The Library's Center for the Book and the Embassy of Australia present "An Evening with Morris West," as part of the new Books & Beyond series. It will take place in the Mumford Room, sixth floor of the Madison Building, at 7 p.m. Public Contact: (202) 707-5221

Friday, June 28 - LECTURE

Michelle Forner will discuss the dance collections in the Archive of Folk Culture in the new series of programs presented by the American Folklife Center, "Notes from the Field." The center, created by the American Folklife Preservation Act of 1976, "preserves and presents" American folklife through programs of research, field documentation, archival preservation, exhibition, publication, professional training and live performance. This program will be held in Dining Room A, sixth floor of the Madison Building, at noon. Public Contact: (202) 707-6590

Saturday, July 13 - EXHIBITION

The exhibition, "Dresden: Treasures from the Saxon State Library," on view in the Southwest Gallery and Pavilion of the Library's Thomas Jefferson Building, closes on July 13. The exhibition is free and no tickets are required. It is on view Monday-Saturday, from 10 a.m. to 5:30 p.m. Public Contact: (202) 707-1705 (English); (202) 707-1707 (German)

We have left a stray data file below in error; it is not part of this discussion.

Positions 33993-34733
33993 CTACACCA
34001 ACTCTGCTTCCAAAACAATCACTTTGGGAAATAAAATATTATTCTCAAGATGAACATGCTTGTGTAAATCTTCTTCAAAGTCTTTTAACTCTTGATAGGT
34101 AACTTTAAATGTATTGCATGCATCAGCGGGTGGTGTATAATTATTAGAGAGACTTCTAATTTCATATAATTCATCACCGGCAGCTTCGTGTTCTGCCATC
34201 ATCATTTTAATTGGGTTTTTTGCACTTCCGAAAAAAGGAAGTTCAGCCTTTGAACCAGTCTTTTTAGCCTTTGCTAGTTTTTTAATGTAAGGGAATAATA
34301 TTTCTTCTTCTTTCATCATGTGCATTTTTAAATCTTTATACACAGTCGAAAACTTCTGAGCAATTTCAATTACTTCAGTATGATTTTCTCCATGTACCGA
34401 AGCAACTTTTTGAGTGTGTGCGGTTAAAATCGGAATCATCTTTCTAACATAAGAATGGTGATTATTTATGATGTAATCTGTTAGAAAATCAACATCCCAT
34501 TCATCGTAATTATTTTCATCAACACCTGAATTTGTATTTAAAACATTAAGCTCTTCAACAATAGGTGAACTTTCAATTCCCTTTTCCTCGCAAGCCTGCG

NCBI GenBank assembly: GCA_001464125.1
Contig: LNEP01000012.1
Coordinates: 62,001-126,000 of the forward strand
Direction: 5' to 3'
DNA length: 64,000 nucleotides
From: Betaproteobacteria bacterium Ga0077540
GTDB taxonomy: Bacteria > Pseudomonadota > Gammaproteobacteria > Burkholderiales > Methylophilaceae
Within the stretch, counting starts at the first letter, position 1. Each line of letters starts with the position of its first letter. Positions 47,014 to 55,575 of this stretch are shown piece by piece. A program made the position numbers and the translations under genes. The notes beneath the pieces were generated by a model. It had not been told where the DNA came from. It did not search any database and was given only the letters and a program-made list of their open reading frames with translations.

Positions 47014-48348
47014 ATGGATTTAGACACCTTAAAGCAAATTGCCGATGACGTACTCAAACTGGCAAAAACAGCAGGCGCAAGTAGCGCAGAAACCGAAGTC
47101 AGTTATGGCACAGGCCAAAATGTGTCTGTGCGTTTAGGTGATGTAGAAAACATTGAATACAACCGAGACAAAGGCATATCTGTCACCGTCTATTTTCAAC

Friday, August 16 - EXHIBITION

"Drawing the Iron Curtain," an exhibition of Cold War cartoons, closes in the Oval Gallery of the Madison Building, sixth floor, on August 16. It is open Monday-Friday from 8:30 a.m. to 5 p.m. Public Contact: (202) 707-8000

Saturday, August 17 - EXHIBITION

"Portraits from the Golden Age of Jazz by William P. Gottlieb" closes in the Performing Arts Library of the John F. Kennedy Center for the Performing Arts on August 18. Hours for the exhibition are Tuesday-Friday, noon to 8 p.m. and Saturday, 10 a.m. to 8 p.m.; closed Sunday and Monday. Public Contact: (202) 707-8000

The Library of Congress occupies three buildings on Capitol Hill. The Thomas Jefferson Building is the original Library of Congress building; it is located at 10 First Street S.E. across First Street from the U.S. Capitol. The John Adams Building is directly behind the Jefferson Building to the east on Second Street S.E.; and the James Madison Memorial Building, at 101 Independence Ave. S.E., is just south of the Jefferson Building.

Interpreting services (American Sign Language, Contact Signing, Oral and Tactile) will be provided if requested five business days in advance of any public event. Call (202) 707-6362 TTY and voice to make a specific request. For other ADA accommodations contact the Disability Employment Program office at (202) 707-9948 TTY and (202) 707-7544 voice.

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PR 96-61
5/15/96
ISSN 0731-3527